“Nations will walk by your light and sovereigns by the glow of your dawn” (Isaiah 60:3).

The light of Zion is Torah, as the Prophet also proclaimed: “From Zion will come forth Torah (Isaiah 2:3), and as a result, the nations “shall beat their swords into plowshares” (Ibid 2:4). I therefore wanted Israel to be more than just a nation that would teach agricultural skills to other nations. I wanted Israel to teach through the power of its own example the spiritual skills which would enable all human beings to become truly human, so that the entire world will experience peace and harmony.

I was not always able to maintain a full awareness of this higher vision. The State of Israel’s technological and economic accomplishments, as well as its ability to defend itself against its surrounding enemies, were a source of enormous pride for many Jews, including myself, especially after the Holocaust. The excitement over these initial accomplishments is understandable; however, this excitement can cause us to forget the following truth: These accomplishments have the potential to serve as means to our ultimate goal, but they are not the goal itself. As the following story indicates, I needed to be reminded of this truth:

During a morning recess of my Talmud class when I was in my senior year of high school, I and a few friends were reading the New York Times, and we became excited about a front page story which showed a picture of Israel’s new and beautiful Trans-Atlantic liner – the “SS. Shalom” – arriving in New York on its maiden voyage. We were proud that a picture of Israel’s new luxury liner was on the front page of the New York Times, and we felt that this was a great honor for our nation. Our rebbe, Rabbi Gershon Weinreb, of blessed memory, noticed our great excitement. He came over, looked at the picture, and said to us in a gentle voice: “Is this what you are excited about?” He repeated the question and then walked away. I was at first stunned by his remark, but I then realized that he was trying to remind us that having a luxury liner like other nations was not the true honor of our nation. Another reminder came a few years later when, due to financial difficulties, the SS Shalom was sold to the German Atlantic Line in 1967.

When I moved to Jerusalem, I began to devote myself to the study of the universal role of our nation in the Land of Zion. I found it especially meaningful that the true honor of our nation among the other nations was defined by Moshe, our Teacher, in his farewell address to our people before we entered the Land. In the following passage, he conveyed to us the message that we will gain honor among the nations when we fulfill the Torah in the midst of the Land:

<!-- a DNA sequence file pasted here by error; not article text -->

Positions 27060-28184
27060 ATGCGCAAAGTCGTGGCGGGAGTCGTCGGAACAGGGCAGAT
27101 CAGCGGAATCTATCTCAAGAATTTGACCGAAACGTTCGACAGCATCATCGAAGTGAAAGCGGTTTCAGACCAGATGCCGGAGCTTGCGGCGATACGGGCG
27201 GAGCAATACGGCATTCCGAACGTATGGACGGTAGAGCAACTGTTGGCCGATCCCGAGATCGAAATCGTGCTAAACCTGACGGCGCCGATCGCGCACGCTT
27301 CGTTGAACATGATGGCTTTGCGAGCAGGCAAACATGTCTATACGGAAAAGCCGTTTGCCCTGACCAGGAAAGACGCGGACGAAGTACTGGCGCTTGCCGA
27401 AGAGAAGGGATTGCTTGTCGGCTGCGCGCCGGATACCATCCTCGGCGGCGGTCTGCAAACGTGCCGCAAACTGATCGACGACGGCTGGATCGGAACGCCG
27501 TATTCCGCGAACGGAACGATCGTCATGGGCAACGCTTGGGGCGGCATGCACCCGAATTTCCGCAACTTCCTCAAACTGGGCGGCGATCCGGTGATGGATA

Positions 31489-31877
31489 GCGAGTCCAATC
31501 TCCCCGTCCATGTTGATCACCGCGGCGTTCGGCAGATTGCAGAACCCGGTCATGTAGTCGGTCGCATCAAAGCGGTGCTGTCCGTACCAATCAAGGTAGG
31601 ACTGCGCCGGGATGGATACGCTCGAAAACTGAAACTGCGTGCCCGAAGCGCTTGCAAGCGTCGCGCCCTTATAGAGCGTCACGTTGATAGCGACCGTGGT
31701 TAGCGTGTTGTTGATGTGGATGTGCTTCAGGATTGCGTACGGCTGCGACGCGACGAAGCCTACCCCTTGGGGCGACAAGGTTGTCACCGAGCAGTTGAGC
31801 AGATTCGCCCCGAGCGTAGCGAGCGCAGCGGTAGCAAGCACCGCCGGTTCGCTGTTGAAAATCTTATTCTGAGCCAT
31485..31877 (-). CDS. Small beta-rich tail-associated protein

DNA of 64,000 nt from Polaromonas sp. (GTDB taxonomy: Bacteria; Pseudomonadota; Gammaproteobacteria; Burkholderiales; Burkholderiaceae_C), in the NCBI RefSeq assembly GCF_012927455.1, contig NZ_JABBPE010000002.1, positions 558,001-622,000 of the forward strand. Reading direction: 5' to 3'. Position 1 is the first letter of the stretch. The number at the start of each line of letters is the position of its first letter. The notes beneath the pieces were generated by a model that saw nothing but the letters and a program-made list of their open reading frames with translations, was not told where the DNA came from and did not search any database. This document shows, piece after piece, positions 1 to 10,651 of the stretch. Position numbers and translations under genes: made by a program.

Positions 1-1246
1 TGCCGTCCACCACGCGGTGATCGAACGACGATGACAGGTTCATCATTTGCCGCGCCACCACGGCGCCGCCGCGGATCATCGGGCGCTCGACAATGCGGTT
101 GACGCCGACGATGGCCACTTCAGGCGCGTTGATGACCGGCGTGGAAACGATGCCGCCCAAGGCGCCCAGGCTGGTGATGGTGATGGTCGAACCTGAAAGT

“See! I have taught you statutes and social laws, as Hashem, my God, has commanded me, to do so in the midst of the Land to which you come, to possess it. You shall safeguard and fulfill them, for it is your wisdom and understanding in the eyes of the peoples, who shall hear all these statutes and who shall say, ‘Surely a wise and understanding people is this great nation!’ ” (Deuteronomy 4:5,6)

Our people therefore have a spiritual raison d’etre in the Land of Zion, and as I shall discuss in the next segment of our series, this awareness caused me to realize that our people must be guided by spiritual leaders.

Be Well, and Shalom,

Yosef Ben Shlomo Hakohen

(See below)

You are invited to send a New Year contribution of any amount to help support the work of Hazon – Our Universal Vision. Contributions can be sent payable to Yosef Ben Shlomo Hakohen at the following address:

Yosef Ben Shlomo Hakohen

Sha’arei Torah 6, Apt. 1

Bayit Vegan, Jerusalem

96387, Israel

Childhood Memories,
reprinted with the kind authorization of:
Hazon - Renewing Our Universal Vision
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Secular Kibbutzim are Rediscovering Jewish Prayer

Secular Kibbutzim are Rediscovering Jewish Prayer, reprinted with kind authorization of
Hazon - Renewing Our Universal Vision

“Hear our voice, Hashem, our G-d, spare us and have compassion on us; and accept – with compassion and favor – our prayers. Bring us back to You, Hashem, and we shall return; renew our days as of old.” (From the selichos – prayers for forgiveness)

Dear Friends,

I have attached excerpts from an article about a new development on secular kibbutzim, and these excerpts will be followed by my comments:


Synagogues Flourish in Secular Kibbutzim